“One time bought a textbook and split the cost with someone else because I photocopied the entire textbook for him,” Carrier said. “I had multiple jobs on campus and I used the copier of the employer I liked the least to photocopy it … I liked having the physical copy.”
Borrowing From the Library or a Professor
Most libraries, including UConn, have copies of textbooks that students can check out or make copies of for study. Another option is to contacting the professor to use their copy. Tricia D’Onofrio, an education graduate student at Central Connecticut State University, suggests this.
“I actually emailed some professors and asked to come to their office and make copies of the pages needed every few weeks because financially I couldn’t afford the texts out of pocket,” D’Onofrio said. “As long as you are willing to put in the work, that is an option.”
Many libraries don’t allow students to check out a textbook if it is in high demand, so students might have to pay to print it there or return to the library regularly to do their studying.
Finding an Older Edition
Many textbook publishers update their material without changing much of the content, so finding an older version of the text can be a good alternative.
Nathan Schachter, an eighth-semester communications major, grapples with pleasing his professors’ stipulations for certain books.
“Sometimes the professor makes students buy their edition in the bookstore, which limits the ability to save money on textbooks,” Schachter said.
Some textbooks have online PDF versions online which can be accessed via Google search. Type “title” “author” filetype:pdf site:edu, and the book will show up if there is an available PDF format.
Library Genesis and SciHub also have many PDF files available for free download. (https://libgen.is/) Although it only works some of the time, this can be a helpful substitute.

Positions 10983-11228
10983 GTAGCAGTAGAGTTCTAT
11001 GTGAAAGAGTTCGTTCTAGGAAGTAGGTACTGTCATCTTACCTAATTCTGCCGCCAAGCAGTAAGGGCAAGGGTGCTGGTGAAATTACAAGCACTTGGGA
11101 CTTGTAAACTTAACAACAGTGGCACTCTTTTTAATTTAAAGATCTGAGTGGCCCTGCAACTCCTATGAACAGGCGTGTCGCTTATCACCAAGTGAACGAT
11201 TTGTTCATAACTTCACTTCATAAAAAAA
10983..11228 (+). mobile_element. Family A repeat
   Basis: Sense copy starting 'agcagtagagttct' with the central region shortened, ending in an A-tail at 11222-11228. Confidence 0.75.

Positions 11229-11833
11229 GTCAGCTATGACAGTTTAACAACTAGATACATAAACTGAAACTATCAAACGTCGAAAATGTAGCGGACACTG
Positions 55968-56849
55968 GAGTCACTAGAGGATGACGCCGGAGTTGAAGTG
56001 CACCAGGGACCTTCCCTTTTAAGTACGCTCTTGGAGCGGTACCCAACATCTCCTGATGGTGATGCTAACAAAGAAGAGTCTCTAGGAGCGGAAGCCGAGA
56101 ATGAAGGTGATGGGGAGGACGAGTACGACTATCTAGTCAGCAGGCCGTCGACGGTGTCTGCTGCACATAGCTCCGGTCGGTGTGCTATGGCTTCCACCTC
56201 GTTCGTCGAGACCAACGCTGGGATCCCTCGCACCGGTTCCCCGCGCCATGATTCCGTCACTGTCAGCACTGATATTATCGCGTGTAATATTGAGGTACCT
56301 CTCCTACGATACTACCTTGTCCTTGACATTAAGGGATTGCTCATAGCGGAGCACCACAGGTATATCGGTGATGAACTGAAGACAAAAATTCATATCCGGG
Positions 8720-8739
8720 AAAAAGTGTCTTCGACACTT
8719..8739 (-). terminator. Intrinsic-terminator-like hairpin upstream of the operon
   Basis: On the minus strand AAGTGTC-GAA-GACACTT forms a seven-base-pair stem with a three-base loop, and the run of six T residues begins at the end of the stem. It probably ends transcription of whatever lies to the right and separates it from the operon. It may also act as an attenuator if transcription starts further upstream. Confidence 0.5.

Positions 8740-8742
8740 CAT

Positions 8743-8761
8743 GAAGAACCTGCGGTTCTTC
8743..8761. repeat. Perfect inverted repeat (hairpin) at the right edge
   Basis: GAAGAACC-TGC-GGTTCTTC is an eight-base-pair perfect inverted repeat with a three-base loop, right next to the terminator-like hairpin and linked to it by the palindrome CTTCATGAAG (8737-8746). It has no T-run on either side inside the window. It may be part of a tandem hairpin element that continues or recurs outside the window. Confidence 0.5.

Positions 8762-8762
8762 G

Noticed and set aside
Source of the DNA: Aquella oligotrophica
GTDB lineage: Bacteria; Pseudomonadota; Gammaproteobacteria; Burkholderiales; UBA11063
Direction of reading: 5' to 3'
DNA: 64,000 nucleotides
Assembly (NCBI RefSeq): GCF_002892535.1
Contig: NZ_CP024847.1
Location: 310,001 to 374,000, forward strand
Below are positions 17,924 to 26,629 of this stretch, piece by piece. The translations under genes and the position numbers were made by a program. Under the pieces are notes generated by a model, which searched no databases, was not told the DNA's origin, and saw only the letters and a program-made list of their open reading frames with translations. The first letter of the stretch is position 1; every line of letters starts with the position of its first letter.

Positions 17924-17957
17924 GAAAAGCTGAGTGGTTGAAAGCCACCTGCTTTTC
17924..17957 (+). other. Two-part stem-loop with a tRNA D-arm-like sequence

The question of legality and ethics arises in terms of the use of these sites. According to The New York Times, the two databases were involved in a civil suit for copyright infringement in June 2017. However, because these sites’ IP addresses are in Russia, there is no basis for criminal action.
This leaves students with the choice as to whether or not they want to take advantage of these free sites, despite their legally and morally ambiguous nature.
Not Buying the Book At All
One method that cash-strapped students try is to wait for classes to begin, and check the syllabus to see if the textbook is really necessary to pass the class. Many professors assign a textbook but provide all of the key material in their PowerPoints. Asking the instructor directly how much the textbook will be used is important, as they will often cite the textbook for supplemental reading.
Many students fly under the radar without needing to buy a textbook. One graduate student at UConn, who requested to remain anonymous, said he rarely bought books during his undergraduate career.
“I probably got books for five classes in five years,” he said. “I watch lectures on YouTube by authors, interviews and find what I can online.”
Penina Beede is a campus correspondent for The Daily Campus. She can be reached via email at firstname.lastname@example.org.